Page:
His latest unflinching show, “Daniel Sloss: X”, is his bravest and trickiest to pull off yet and couldn’t be more timely in the wake of #MeToo. It’s ostensibly a show about masculinity or, as Sloss calls it, ‘a love letter to men’.
‘I’m a straight white man and I’m very aware that if my life was a computer game, it’s set to easy street. Men aren’t emotional, men aren’t supportive, but every time anyone in my group of friends goes through a rough time, the men who have relentlessly bullied that person for the rest of the year, every one of them steps up and says, “Well of course we’re here for you.” We’re stupid big idiots, but when it comes to the crunch, we’re there.’
‘A lot of masculinity’s coming under attack, rightfully and fairly. So understand the dangers and try to be more responsible. Understand that, as a man, you are just naturally more intimidating and perhaps more confident.’
All that comes home to roost in the shocking denouement of his new show when Sloss recounts the affect that a sexual assault has had on several of his closest pals.
‘It’s horrifically common. Most people in the world are surrounded by sexual assault survivors but they don’t know it. In comedy, people are coming forward and talking about it thanks to comics like Hannah Gadsby and Richard Gadd. Now that I have started asking the right questions, I would estimate that probably 50% of my peers have been assaulted in some way and I think it stands to reason that the same statistic holds true for the rest of the world. Statistically, at least five guys in my audience will have experienced sexual assault in some form or other.‘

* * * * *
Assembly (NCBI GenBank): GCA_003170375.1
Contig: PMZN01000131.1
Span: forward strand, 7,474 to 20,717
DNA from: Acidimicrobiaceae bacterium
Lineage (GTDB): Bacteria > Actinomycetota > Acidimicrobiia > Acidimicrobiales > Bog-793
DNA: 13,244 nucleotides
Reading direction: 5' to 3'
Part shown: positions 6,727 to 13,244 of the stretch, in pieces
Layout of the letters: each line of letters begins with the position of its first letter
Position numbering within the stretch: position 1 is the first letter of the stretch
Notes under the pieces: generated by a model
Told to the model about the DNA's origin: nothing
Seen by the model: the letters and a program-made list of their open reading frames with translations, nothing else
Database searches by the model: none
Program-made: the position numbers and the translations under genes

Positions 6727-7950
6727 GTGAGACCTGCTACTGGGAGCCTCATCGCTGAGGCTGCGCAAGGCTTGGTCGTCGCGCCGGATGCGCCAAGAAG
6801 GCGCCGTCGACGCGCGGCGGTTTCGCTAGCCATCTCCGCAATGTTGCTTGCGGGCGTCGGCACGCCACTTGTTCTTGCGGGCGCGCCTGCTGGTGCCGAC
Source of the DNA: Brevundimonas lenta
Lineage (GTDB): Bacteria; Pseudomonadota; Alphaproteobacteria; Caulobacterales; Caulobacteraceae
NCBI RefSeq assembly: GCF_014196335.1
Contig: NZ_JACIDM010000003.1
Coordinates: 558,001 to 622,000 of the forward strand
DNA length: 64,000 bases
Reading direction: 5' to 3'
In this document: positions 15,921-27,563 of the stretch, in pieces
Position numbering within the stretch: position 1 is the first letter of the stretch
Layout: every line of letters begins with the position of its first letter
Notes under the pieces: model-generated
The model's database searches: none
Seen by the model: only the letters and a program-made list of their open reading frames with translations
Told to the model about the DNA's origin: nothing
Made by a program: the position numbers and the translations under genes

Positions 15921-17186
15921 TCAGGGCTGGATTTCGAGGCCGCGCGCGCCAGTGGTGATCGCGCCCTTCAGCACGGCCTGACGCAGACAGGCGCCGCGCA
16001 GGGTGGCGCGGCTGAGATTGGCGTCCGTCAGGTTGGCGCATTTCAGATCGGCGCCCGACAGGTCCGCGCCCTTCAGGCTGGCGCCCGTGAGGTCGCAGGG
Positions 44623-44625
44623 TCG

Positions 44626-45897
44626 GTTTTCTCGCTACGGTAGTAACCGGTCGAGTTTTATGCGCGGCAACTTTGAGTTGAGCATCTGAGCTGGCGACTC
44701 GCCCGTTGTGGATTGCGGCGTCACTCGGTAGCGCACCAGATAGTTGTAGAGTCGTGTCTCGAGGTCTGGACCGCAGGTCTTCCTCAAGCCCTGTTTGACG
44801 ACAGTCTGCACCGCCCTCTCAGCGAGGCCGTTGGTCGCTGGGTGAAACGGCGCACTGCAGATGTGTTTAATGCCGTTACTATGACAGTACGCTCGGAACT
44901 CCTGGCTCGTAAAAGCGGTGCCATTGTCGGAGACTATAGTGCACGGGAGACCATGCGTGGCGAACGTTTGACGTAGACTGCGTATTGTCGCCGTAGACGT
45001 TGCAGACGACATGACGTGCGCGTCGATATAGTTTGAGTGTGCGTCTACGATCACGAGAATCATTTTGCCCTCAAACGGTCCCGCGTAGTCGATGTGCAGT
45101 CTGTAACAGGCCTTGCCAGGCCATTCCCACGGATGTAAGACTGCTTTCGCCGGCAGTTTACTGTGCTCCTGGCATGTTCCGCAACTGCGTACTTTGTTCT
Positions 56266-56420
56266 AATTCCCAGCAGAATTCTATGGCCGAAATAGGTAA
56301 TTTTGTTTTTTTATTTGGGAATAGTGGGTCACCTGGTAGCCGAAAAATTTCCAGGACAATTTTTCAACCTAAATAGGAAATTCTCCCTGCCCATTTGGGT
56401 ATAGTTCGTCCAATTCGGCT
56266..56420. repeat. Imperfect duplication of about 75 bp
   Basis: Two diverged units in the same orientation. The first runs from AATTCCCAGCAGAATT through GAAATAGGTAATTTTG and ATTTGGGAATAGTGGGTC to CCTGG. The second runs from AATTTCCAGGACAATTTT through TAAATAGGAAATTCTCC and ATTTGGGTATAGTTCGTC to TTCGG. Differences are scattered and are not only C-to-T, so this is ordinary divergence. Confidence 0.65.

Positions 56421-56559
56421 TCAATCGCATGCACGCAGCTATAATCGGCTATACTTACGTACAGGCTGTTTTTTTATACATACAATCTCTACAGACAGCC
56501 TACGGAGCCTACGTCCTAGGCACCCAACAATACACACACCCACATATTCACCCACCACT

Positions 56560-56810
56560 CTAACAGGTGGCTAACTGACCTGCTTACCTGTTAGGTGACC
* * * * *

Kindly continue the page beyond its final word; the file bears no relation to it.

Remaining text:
‘And if you think this doesn’t affect you, ask the woman in your life if they’ve ever experienced any form of sexual assault or harassment, and watch your world crumble in front of you. For women it literally happens all the time.’
So how does he justify addressing the subject, given that most right-thinking people would contend that sexual assault is never funny. ‘One of the ways we’ve been able to take power away from bad experiences is by making fun of it. And before people leap to their blogs or arrive at any conclusions they really need to see the show to understand what I mean. But without issuing a spoiler to perhaps act as a trigger warning, that previous sentence needs some context. I never thought I’d talk about sexual assault on stage. In the past I’ve said that jokes about any subject matter can be funny, but I wouldn’t make one about sexual assault cause I don’t have any experience of it. Now, sadly, I do.’
Hard-hitting material has become his calling card and that goes hand in hand with a fierce ambition. Whereas most stand-ups are content to go on tour every two or three years, Sloss has been hitting the road with a brand new show every year for the past decade.
‘I get into this discussion with a lot of other comedians and I realise that my mind-set is different. Some comedians just love what they do – to go out and express themselves, that’s enough for them. But I want to be in the same league as the comedians I look up to. I want to become good enough to be considered one of the best stand-ups in the world.’
And with that kind of fighting talk, Sloss is well on his way to achieving his ambition.
Fri 6 Dec 7.30pm, Concert Hall, Brighton Dome £20.00 brightondome.org